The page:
Up tempo grooves meet listeners from Mack Avenue SuperBand’s “Live From the Detroit Jazz Festival – 2014″ release. The project documents the third incarnation of the Mack Avenue SuperBand, an all-star ensemble of bandleaders from the superb roster of the Motor City jazz label. Once again, this powerhouse congregation joined forces under the leadership of bassist Rodney Whitaker to dazzle a hometown crowd in picturesque Hart Plaza, with the results captured for another knockout live recording.
Joining Whitaker as three-time veterans are his longtime rhythm section partner, drummer Carl Allen; pianist Aaron Diehl; and guitarist Evan Perri of Hot Club Of Detroit. Alto saxophonist Tia Fuller returns from the SuperBand’s debut outing after taking the second year off, while vibraphonist Warren Wolf and tenor saxophonist Kirk Whalum make it two in a row after joining the band for the first time in 2013.
The SuperBand comprises a distinctive blend of generations and styles, which Mack Avenue Records President Denny Stilwell says captures the diversity of the label itself.
“The SuperBand has always been and will always be a mix of veteran players and top younger talent, which really represents the Mack Avenue roster,” Stiwell says in a recent news release. “When you look at this particular line-up, there are a wide range of styles represented: from the Django-influenced guitar approach of Evan Perri to the soulful/gospel leanings of tenor saxophonist Kirk Whalum, and when you consider the other players, you can find just about everything in between. And each of them are bringing performing and writing chops that are top shelf.”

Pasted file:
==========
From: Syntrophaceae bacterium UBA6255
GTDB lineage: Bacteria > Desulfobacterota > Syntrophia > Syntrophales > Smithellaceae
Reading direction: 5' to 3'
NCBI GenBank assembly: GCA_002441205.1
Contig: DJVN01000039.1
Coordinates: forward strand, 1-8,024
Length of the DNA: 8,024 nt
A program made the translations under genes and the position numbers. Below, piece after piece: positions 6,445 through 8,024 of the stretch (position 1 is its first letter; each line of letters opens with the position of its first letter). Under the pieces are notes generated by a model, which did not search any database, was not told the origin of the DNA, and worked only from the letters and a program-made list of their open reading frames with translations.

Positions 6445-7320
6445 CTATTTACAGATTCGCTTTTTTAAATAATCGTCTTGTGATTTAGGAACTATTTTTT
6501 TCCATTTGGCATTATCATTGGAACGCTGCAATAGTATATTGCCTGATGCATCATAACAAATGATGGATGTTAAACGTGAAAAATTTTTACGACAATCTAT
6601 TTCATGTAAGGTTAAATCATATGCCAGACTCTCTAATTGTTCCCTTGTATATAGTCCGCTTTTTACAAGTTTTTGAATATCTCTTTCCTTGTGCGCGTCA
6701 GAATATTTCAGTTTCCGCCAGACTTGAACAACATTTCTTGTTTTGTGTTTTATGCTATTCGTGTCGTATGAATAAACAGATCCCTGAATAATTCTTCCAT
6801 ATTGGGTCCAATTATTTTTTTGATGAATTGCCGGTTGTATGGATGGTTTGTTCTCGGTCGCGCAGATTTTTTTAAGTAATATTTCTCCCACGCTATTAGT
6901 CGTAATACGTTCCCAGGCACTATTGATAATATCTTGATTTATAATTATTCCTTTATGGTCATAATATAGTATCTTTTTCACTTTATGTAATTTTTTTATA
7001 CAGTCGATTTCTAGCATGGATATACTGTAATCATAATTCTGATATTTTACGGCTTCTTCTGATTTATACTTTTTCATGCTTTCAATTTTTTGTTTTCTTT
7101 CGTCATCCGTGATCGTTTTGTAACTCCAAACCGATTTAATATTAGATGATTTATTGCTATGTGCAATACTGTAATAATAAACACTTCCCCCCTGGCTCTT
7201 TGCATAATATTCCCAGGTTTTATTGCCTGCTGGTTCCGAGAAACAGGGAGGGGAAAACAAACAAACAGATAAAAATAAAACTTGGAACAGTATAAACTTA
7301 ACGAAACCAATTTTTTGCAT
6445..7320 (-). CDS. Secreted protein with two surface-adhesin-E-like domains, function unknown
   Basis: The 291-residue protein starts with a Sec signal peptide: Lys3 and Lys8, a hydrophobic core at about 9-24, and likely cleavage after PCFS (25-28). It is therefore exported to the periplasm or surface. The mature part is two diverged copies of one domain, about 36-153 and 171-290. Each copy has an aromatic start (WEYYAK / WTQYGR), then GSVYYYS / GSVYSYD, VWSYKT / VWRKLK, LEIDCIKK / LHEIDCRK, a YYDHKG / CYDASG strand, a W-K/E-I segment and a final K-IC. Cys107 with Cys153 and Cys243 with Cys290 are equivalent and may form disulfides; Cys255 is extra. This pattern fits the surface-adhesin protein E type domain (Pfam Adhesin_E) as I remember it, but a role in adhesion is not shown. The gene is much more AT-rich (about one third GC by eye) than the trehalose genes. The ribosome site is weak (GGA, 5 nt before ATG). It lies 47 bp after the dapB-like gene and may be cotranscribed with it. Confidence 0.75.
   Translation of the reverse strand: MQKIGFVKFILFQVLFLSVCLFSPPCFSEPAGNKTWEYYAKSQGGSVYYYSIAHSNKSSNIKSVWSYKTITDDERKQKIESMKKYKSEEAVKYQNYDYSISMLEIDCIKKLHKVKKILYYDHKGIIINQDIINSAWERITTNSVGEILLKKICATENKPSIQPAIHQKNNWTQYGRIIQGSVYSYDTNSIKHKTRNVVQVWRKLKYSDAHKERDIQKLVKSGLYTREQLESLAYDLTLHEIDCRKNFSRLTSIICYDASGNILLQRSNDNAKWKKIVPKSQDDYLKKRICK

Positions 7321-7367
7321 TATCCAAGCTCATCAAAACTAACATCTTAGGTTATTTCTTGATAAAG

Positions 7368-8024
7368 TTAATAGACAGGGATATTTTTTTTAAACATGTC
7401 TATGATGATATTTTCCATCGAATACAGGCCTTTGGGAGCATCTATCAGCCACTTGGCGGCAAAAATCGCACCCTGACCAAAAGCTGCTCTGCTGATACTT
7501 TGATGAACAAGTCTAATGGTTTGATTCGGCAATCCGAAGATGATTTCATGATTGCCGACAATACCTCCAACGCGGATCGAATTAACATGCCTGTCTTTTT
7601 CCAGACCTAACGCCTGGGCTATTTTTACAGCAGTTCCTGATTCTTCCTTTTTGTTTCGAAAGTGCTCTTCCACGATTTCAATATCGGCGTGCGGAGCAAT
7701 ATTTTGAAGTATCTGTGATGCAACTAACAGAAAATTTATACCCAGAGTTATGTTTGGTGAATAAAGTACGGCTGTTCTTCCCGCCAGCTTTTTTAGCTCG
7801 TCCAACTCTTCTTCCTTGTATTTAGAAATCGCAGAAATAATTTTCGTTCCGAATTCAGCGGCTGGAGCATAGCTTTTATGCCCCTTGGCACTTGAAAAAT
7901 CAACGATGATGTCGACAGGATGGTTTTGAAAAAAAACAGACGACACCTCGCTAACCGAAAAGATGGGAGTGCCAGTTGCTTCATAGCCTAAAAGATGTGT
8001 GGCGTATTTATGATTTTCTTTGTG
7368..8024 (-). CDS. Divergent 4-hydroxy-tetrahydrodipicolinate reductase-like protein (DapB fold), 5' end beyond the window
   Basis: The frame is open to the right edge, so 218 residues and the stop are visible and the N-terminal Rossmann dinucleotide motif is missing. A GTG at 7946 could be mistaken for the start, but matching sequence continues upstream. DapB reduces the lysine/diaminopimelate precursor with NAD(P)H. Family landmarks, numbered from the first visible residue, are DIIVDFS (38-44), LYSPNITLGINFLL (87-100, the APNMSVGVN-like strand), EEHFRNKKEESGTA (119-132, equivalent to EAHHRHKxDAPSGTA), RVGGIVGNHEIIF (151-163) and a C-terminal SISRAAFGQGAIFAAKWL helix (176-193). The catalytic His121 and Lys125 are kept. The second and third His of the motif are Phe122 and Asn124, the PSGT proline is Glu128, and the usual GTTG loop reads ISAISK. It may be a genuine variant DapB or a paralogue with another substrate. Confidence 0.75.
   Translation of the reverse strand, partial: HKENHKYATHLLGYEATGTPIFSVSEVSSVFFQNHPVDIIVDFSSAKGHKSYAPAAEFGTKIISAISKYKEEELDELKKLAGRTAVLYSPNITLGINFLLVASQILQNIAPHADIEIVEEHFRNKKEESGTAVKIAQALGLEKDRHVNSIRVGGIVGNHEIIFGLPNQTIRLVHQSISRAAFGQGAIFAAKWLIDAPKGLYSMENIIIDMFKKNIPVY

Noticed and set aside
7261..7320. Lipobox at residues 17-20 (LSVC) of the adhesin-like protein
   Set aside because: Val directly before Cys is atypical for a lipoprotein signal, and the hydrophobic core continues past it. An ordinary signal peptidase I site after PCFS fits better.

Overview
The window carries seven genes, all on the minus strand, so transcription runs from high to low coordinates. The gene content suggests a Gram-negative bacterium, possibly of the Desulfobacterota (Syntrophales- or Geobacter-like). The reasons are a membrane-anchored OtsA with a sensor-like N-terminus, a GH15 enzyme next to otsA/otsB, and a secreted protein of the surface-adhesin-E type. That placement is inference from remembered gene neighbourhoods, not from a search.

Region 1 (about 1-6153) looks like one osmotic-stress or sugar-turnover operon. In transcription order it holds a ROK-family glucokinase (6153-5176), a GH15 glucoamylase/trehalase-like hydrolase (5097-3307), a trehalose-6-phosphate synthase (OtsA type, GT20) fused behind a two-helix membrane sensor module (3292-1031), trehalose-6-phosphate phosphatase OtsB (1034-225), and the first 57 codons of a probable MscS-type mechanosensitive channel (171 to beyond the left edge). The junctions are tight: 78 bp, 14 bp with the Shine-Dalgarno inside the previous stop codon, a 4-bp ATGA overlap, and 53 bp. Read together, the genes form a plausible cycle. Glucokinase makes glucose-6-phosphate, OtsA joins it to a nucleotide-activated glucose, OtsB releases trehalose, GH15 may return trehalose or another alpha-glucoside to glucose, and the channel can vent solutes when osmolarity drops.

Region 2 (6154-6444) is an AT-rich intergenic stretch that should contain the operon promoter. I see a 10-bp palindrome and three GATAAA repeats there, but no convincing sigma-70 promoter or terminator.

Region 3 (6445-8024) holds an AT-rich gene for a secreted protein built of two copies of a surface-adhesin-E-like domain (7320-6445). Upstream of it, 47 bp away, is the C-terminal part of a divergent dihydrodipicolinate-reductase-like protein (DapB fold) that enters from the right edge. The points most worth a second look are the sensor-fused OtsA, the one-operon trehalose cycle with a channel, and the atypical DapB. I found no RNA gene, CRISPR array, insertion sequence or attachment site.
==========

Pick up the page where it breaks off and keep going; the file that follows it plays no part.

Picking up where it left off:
The final – and perhaps most important – member of the ensemble is the enthusiastic Labor Day weekend crowd. “The Detroit Jazz Festival is one of the best live festivals on Earth to play,” Whitaker says. “That audience is pushing you to play and encouraging you. Then you’re on the bandstand with a lot of cats that really admire each other, so the combination of having a good time and an excited and lively audience makes for a great recording.”
Or, as Diehl adds succinctly, “Quite simply: Detroit knows jazz. They’ll let you know when you’re on the right track, and certainly when you’re not.”
Whitaker sees the gospel roots of most of Mack Avenue’s artists as the common thread that binds them together and allows a once-a-year gathering like the SuperBand to be so successful. Even guitarist Perri, who would seem to be an outlier with his gypsy jazz influences, is a Detroit native in whom the bassist recognizes the influences of Motown, funk, and soul. The SuperBand helps to lend a distinctive identity to a label whose artists spans multiple generations, styles, and hometowns.
“These days, not everyone who plays jazz necessarily lives in New York,” Whitaker points out. The Detroit Jazz Festival is the culminating place where we all get together every year and talk about music and career development – and form a mutual admiration society. It makes the label more of a family. The hang is part of the music, and the hang happens every Labor Day weekend.”
For Whitaker as music director, the hang begins several months earlier, as he reaches out to each musician to solicit their contributions to the year’s repertoire. Of the half-dozen tunes on this year’s release, all but one were written by members of the SuperBand. The exception is Herbie Hancock’s “Riot,” which kicks off the album in combustible fashion with fiery solos from Wolf, Perri, Diehl, Whitaker, and Allen.